Sep-04-09  Athamas: Interesting find with c5. I completely forgot about white's pawns when I was solving the puzzle. Quite instructional that a simple pawn block is so powerful even in the midst of a massive piece attack.

Also I'm curious to my Qc7 line. Was my analysis wrong if Qg4 to respond or was Ne7+ necessary like I finally ended on?

Sep-04-09  alphee: Really missed this one. The only attempt that looked like something was 21. ♖d7 ♗xd7 22.♖xd7 ♕d6 23. ♖g7+ ♔h8 24. ♘f7# and I knew it was not the solution. Well it is friday ...
Sep-04-09  Knight13: Saw everything.

Did not expect Friday to be this easy.

Sep-04-09
Premium Chessgames Member
  Jimfromprovidence: <Athamas> <Also I'm curious to my Qc7 line. Was my analysis wrong if Qg4 to respond or was Ne7+ necessary like I finally ended on?>

After 21Qc7 22 Qg4 e5, below, to try to stop the threat of Ne7+,then Qg7#, the position is a forced mate (per Rybka freeware).


click for larger view

The key moves are two consecutive rook interference ones.

First comes 23 Rd7! (Again with the threat of Ne7+,then Qg7#).


click for larger view

Now, after 23Bxb7, 24 Rxd7 24 Qxd7 25 Qxd7, the position is below.


click for larger view

White now mates nicely with something 25Re7 26 Qd5+ Rf7 27 Nh8! Kxh8 28 Qxf7 29 Bxf8 Rxf8 30 Qxf8#.

Sep-04-09  Athamas: Thanks Jim. I had thought about Rd7 briefly but I assumed it didn't work for some reason.
Sep-04-09  CHESSTTCAMPS: The problem with variation B in my original post, (22.Ne5 instead of the text Rd8!) seems to be that white can get the piece back, but at the cost of exchanging queens.

After 22... fxe5 23.Rd3 Be7! (a move I didn't consider) we reach this position:


click for larger view

Now white can't seem to do any better than 24.Rf3 Bf6 25.Bg5 Qg6 26.Qxg6+ hxg6 27.Rxf6 Kg7

...and white doesn't seem to have much pull in this opposite-colored bishop ending.

Sep-04-09
Premium Chessgames Member
  OBIT: I'm looking at this a bit late, I suppose, but better late than never. So let's see, Friday puzzle, should be a toughie....

Well, the first idea I consider is 21. Nxg6 hxg6 22. Qxg6+ Kh8. Now I'd have mate if I can just divert the queen, and, hmm.... doesn't 23. Rd8 do that? What can Black do to stop RxR+ QxR and Qg7#? Obviously, if 23...Bd7 I just take play RxB. That seems to do it. Game over.

But wait a second... this puzzle is rated difficult! Something appears to be amiss here, because this combination certainly isn't that tough.

I must be missing something, better recheck. Hmm, knight takes the pawn, threatens to take the queen with check. The queen can't make any moves that threaten anything, so the only move I need to analyze is the capture of the knight. But after Qxg6+, obviously Black has only one move, and then comes Rd8 and it's over.... right?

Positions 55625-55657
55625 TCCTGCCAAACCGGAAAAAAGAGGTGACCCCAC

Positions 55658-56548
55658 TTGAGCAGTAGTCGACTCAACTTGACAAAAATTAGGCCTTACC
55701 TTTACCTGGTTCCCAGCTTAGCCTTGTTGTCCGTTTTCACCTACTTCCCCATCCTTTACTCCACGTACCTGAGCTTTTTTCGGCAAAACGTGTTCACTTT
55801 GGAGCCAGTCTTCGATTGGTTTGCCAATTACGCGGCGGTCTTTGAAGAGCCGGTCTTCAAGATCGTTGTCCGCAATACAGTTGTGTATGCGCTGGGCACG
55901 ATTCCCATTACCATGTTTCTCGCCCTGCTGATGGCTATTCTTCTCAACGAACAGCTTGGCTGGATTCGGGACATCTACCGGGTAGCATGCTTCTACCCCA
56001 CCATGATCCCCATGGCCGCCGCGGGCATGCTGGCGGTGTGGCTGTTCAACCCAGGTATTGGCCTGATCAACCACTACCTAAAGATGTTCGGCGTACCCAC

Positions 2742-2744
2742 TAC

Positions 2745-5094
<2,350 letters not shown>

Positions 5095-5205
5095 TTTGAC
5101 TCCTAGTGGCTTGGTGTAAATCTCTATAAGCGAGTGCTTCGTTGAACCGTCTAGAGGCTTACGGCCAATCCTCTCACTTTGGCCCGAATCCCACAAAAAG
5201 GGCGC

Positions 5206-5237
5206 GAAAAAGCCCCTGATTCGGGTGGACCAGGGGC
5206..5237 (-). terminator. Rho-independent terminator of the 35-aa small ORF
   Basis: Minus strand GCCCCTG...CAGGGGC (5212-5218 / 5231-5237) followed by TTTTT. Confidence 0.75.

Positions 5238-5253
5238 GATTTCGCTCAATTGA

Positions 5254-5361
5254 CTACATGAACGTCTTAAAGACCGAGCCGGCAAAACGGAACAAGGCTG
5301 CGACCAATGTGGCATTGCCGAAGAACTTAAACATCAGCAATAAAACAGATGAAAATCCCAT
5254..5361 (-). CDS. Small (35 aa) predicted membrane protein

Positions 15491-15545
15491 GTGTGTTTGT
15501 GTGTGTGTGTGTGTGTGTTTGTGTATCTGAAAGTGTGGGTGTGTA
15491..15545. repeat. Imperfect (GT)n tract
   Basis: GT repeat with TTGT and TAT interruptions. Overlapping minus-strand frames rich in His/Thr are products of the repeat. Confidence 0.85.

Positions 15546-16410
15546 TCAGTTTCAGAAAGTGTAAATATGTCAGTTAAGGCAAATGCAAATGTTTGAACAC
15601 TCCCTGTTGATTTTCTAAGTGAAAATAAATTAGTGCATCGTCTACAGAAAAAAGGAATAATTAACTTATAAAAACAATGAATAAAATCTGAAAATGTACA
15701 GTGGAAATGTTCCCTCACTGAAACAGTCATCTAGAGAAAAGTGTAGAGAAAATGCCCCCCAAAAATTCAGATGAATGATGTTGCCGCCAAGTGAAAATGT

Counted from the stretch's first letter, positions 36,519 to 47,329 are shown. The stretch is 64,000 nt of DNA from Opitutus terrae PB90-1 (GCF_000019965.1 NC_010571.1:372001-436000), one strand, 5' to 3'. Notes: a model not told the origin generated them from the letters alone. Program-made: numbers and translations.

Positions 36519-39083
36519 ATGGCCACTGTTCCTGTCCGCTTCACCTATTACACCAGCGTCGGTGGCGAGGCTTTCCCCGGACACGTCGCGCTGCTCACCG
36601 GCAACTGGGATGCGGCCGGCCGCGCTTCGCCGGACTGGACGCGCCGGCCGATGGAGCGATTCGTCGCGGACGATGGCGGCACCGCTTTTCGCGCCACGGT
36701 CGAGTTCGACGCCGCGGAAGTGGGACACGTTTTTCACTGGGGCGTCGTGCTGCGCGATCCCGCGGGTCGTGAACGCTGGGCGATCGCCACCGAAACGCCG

OK, something definitely seems fishy, but I know I'd play Nxg6+. Lemme me what happened...

Sep-04-09  wals: [Event "GER-ch"]
[Site "03"]
[Date "1991.??.??"]
[Round "?"]
[White "Wolfgang Uhlmann"]
[Black "Ralf Schoene"]
[Result "1-0"]
[ECO "D31"]
[Annotator "Rybka 3 1-cpu (30m)"]
[PlyCount "55"]

{D43: Semi-Slav:

1. c4 e6 2. Nc3 d5 3. d4 c6 4. Qb3 Nf6 5. Nf3 a5 6.
e3 Nbd7 7. Bd3 g6 8. O-O Bg7 9. e4 dxe4 10. Nxe4 (10. Bxe4 O-O) 10... Nxe4 11. Bxe4 ♗lack's piece can't move: c8 O-O 12. Bf4 (12. Bg5 Qc7 ) 12... c5 13. dxc5 (13. Bd6 cxd4 14. Rad1 Re8 13... Nxc5 ♗lack has a cramped position (13... f5 14. Bc2 e5 15. c6 bxc6 16. Bg5 ) 14. Qe3 Nxe4 15. Qxe4 ( 15. Rad1 Qe7 16. Qxe4 Rd8 ) 15... Bxb2 ♗lack has the pair of bishops ( 15... Qb6 16. Be5 ) 16. Rad1 White threatens to win material: ♖d1xd8 Qf6 17. Rd2 (17. h3 Qf5 18. Qe3 Bg7 ) 17... Ba3 18. Rfd1 (18. Rd3 Bc5) 18... Qe7 ♗lack has a cramped position. ♗lack's piece can't move: c8 (18... Qf5 19. Qe3 Bc5 ) 19. Ne5 f6 ?? <blunder> Controls g5 (19... Bb4 saving the game 20. Rd3 Qh4 ) 20. Bh6 Re8 ? <dubious> (20... f5 21. Qf3 Qh4 22. Bxf8 Bxf8 ) 21. Nxg6 ! ♙inning: g7 Qf7 (21... hxg6 22. Qxg6+ ♙inning) (21... -- 22. Nxe7+ Mate threat) 22. Rd8 e5 23. Nxe5 Decoy: f8 fxe5 (23... fxe5 24. Rxe8+ Decoy) (23... -- 24. Nxf7 Mate threat) 24. Rxe8+ Qxe8 25. Rd3 Ra6 26. Qd5+ Qe6 ?? <blunder> terrible, but the game is lost in any case (26... Qf7 27. Rg3+ Bg4 28. Qd8+ Bf8 29. Rxg4+ Rg6 30. Rxg6+ hxg6 31. Bxf8 Qxf8 32. Qxf8+ Kxf8 ) 27. Qd8+ Kf7 28. Rf3+ (28. Rf3+ Qf6 29. Qc7+ Be7 30. Bg5 Qxf3 31. Qxe7+ Kg6 32. gxf3 ) (28. Rxa3 Qxh6 29. Rf3+ Rf6 30. Qc7+ Kg8 31. Qxc8+ Qf8 32. Qxb7 Rxf3 33. Qxf3 Qb4) 1-0